This approach has been called a lot of things but one version of it is g-flux.

Totally agree on the fat - fat is critical for fat burning. fish oil, cla, all great sources. If you hit green tea in there that will also give a small boost. not big, but every little helps - and it's cheaper than hot rox.

Again, not saying you don't know this: just offering this info up for the community, and as my understanding of the research and helping athletes and couch potatoes train.

best
mc

What field do you hold your PhD in?

mc wb
12-16-2007, 10:43 AM
The thing is that low fat is just bad - fat is, as you pointed out, more calorie dense than carbs but that does not mean it is wise to swap your fats for carbs. I'm not saying avoid carbs or anything, just that the whole 'don't eat fat cuz you're trying to lose fat' thing is wrong - it's total calorie count, not what % of those calories came from fat. Also keep in mind that fat/protein are essential macronutrients, required for life/health. Carbs are not.

Could you clarify on what you're basing that last sentence - about carbs not being essential for life and health? what is the reference for this claim?

I know you've stated that you're not saying "avoid carbs or anything" but your statements about them suggest that that would be possible and still healthy. Am i mis-hearing you?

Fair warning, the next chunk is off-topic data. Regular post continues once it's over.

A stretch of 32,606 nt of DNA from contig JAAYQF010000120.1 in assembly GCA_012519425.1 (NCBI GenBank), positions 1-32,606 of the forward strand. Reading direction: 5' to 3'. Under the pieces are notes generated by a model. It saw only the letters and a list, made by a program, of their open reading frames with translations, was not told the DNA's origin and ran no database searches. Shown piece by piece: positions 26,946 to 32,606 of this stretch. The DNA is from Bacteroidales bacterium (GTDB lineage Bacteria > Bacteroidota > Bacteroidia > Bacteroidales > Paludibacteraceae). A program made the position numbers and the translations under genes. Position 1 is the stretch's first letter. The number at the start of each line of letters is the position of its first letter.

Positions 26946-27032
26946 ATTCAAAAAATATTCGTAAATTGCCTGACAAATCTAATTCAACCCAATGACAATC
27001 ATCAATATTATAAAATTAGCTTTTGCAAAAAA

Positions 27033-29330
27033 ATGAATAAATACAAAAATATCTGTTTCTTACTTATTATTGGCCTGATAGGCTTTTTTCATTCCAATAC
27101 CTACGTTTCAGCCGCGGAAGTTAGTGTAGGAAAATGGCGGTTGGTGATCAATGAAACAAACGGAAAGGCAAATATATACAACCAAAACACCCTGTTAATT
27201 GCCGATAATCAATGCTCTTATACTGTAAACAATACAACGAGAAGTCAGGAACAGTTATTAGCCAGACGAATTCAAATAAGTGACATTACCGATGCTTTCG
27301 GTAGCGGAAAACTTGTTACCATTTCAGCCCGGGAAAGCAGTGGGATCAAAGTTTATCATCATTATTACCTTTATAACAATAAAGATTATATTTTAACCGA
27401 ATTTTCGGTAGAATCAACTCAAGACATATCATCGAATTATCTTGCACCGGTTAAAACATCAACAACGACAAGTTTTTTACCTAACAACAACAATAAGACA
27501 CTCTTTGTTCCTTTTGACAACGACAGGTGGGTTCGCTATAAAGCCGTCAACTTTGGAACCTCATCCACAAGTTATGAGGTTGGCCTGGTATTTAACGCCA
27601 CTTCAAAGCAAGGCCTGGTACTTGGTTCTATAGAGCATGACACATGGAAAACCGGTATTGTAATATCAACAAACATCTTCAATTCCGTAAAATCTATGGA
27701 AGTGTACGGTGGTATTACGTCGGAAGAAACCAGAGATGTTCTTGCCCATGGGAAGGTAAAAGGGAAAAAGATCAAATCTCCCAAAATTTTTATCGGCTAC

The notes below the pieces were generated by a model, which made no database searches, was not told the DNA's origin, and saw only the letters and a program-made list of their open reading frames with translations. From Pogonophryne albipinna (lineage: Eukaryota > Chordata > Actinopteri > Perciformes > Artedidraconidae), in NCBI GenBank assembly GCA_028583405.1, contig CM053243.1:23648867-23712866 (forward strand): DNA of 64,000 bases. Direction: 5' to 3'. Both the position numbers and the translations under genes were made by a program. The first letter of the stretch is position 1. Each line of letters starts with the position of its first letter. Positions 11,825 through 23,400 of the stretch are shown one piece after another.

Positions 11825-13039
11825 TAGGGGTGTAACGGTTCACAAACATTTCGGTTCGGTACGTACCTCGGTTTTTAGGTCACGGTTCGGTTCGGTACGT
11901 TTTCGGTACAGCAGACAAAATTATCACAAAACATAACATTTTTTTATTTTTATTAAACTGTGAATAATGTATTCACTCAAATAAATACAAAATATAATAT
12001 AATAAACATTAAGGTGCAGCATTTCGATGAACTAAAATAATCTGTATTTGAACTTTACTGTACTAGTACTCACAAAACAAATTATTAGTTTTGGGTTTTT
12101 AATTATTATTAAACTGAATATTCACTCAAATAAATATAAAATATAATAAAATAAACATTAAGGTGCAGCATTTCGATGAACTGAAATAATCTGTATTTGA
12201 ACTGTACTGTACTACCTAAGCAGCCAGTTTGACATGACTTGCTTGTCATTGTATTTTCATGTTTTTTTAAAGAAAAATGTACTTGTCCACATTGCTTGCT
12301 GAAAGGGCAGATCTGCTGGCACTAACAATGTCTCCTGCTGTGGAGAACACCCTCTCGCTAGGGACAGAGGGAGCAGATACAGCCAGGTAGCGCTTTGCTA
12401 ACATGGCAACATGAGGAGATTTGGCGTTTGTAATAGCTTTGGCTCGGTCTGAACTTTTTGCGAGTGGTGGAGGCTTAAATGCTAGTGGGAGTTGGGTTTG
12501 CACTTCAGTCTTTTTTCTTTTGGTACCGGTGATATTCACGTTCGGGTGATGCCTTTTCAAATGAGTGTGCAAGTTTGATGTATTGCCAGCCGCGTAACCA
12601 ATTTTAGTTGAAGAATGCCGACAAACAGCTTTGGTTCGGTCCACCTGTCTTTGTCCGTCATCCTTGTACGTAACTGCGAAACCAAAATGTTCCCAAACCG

For instance, an athlete would not be able to perform without carbs; fat would be the last thing to burn from your system without carbs. The glycolytic metabolism would be hard pressed to function without carbs as an energy source. The fascia starts to dehydrate without carbs as a mechanism for keeping muscles properly hydrated. This is why folks initially lose weight on atkins type diets: they're losing a LOT of water. Which again, for athletes means that muscles cannot function optimally - muscle cross bridges can't work properly.

Now for periods of cutting reduced carbs are understandable - but you're reducing everything in such a cycle, not eliminating any nutrient group tho the ratios will change.

I'd also like to understand why you say total calories are the point, not the rations of calories. From my research/training, it is very much the ratios of fat/protein/carbs that make up total calorie count that are critical for health, and particularly important for tuning nutrient intake for your goals and your body type for your training